On Tuesday (November 12), the Apple v. Samsung limited damages retrial will commence in San Jose in the Northern District of California. In my previous post on that case I published the verdict form, which is based on Apple's clear and simple proposal. Some more pretrial decisions have come down, and the most interesting one from my perspective is an order entered late on Thursday (November 7) regarding the use of last year's Apple-HTC settlement and license agreement at the retrial.
I typically find myself in agreement with Judge Koh on technical matters (such as claim construction) to a greater extent than on commercial considerations (such as the eBay injunction factors). However, I find her order conditionally granting Apple's motion to exclude the HTC settlement agreement from the retrial very well-reasoned. It's also very balanced: while Samsung won't be able to use the Apple-HTC deal proactively, it will be allowed to bring it up to rebut any claim by Apple that it doesn't license the utility (technical) patents with respect to which the jury will have to redetermine damages for 13 of the 28 found-infringing products.
The glass is more than half-full for Apple, but it's not empty for Samsung. Apple's advantage is that it's in the driver's seat on this issue. It now has the choice of either not claiming that it never ever in any way licenses is patents or of making that claim but then having to explain to the jury why the HTC deal is not a departure from that principle.
Judge Koh's decision is based on weighing the pro's and con's of using the HTC agreement. In my view, she is right that this agreement, with its anti-cloning provision that enables Apple to still sue HTC if it builds iPhone and iPad lookalike products, would likely confuse the jury more than it would help it in its damages determination. The judge notes that the Apple-HTC deal involves all sorts of patents that are not going to be at issue next week, and also other benefits to Apple (the settlement of roughly 50 cases pending worldwide and a royalty-free back-license to HTC's patents). All in all, it's really hard to draw any reasonable inference from the Apple-HTC agreement for the damages Samsung owes Apple. And the anti-cloning provision makes the deal particularly difficult to understand. (In the injunction context I felt that Judge Koh did not attach enough importance to the unique characteristics of the anti-cloning provision.)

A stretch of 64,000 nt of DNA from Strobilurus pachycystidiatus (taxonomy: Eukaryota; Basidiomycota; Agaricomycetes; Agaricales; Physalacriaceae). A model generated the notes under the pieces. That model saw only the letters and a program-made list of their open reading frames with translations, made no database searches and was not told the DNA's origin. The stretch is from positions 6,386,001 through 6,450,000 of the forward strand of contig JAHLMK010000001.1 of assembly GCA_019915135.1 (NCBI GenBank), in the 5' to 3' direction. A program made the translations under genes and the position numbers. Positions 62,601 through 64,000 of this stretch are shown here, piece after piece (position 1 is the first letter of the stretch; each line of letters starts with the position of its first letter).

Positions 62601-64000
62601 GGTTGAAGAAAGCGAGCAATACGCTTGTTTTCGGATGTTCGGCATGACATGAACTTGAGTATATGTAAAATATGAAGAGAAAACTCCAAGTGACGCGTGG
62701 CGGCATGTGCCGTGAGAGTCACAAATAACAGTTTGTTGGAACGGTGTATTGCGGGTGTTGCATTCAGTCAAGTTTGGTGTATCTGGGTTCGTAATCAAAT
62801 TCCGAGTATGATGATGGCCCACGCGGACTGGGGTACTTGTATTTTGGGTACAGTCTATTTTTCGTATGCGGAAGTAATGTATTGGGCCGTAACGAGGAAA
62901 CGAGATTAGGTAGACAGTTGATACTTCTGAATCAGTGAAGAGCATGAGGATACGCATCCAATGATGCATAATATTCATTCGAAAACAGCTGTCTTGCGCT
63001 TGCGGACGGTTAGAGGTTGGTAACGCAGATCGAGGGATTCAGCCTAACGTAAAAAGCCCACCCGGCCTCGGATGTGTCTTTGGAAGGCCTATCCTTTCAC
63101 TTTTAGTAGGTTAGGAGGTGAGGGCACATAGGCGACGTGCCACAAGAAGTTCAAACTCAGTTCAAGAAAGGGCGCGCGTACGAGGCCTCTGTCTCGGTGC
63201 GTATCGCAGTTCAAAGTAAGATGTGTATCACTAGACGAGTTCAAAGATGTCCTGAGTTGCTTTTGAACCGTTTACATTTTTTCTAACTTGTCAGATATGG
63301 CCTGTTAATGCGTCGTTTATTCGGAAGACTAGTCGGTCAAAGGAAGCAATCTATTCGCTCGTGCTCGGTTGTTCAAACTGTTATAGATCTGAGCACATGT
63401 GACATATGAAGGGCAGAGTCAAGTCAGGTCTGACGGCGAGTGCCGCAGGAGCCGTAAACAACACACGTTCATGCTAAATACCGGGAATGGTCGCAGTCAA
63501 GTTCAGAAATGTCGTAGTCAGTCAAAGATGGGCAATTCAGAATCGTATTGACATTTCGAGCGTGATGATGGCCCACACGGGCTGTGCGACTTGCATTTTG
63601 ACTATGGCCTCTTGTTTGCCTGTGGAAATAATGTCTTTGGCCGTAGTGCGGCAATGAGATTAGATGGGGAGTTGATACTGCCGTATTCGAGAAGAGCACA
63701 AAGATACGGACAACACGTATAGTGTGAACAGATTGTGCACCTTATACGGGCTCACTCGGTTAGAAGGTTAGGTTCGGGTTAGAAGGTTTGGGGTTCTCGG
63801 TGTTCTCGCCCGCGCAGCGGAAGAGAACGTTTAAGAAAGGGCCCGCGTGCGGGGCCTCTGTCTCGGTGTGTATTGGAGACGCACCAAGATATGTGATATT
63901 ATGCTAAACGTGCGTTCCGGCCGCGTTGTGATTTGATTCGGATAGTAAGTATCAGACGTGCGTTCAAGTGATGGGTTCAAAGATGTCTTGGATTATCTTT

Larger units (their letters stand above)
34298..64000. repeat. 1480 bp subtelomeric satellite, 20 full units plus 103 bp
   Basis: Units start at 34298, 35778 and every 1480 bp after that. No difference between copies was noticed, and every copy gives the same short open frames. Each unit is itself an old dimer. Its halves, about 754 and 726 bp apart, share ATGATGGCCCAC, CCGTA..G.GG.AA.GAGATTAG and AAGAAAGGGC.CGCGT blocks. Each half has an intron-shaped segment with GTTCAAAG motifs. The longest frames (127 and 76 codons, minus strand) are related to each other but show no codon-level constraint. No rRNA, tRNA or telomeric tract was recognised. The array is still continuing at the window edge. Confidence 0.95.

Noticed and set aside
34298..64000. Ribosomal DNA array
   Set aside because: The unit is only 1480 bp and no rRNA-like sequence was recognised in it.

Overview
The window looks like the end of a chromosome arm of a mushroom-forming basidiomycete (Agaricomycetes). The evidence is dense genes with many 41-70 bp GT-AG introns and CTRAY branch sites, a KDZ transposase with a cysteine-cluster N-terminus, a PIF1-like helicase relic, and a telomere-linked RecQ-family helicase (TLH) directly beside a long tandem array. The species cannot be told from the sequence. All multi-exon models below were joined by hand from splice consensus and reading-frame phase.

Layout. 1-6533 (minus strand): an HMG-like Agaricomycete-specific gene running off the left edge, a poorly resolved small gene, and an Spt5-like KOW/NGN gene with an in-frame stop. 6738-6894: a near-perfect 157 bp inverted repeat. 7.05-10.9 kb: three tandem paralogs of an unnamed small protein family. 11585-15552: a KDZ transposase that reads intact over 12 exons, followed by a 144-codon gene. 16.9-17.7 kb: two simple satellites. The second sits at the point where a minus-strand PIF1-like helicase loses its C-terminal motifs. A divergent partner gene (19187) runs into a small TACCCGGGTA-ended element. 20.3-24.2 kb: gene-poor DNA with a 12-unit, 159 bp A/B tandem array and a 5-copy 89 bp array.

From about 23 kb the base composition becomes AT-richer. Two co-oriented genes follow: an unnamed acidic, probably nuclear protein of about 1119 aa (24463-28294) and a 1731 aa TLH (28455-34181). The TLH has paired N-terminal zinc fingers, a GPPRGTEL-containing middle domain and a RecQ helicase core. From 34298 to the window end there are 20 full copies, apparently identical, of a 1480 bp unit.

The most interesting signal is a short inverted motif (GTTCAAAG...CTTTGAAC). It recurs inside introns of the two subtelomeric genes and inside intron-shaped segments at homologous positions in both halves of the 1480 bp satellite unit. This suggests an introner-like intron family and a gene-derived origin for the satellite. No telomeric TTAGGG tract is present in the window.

The truth is simply that Apple is not willing to license its patents broadly, and especially not to major competitors -- and if it grants licenses, they come with important restrictions. This is different from patent licensing firms who optimize for licensing income, not for overarching competitiveness considerations.
I guess Apple will avoid a situation in which the HTC agreement comes up, not because it would be inconsistent with Apple's IP philosophy but because it would take a significant amount of time to explain the commercial implications of the HTC deal to the jury -- with no guarantee that the jury will understand even if the parties do spend time presenting their views of that deal (and its relevance to the damages redetermination). It's better not to open this can of worms. The retrial will be complicated enough without it.
Finally, here's the order:
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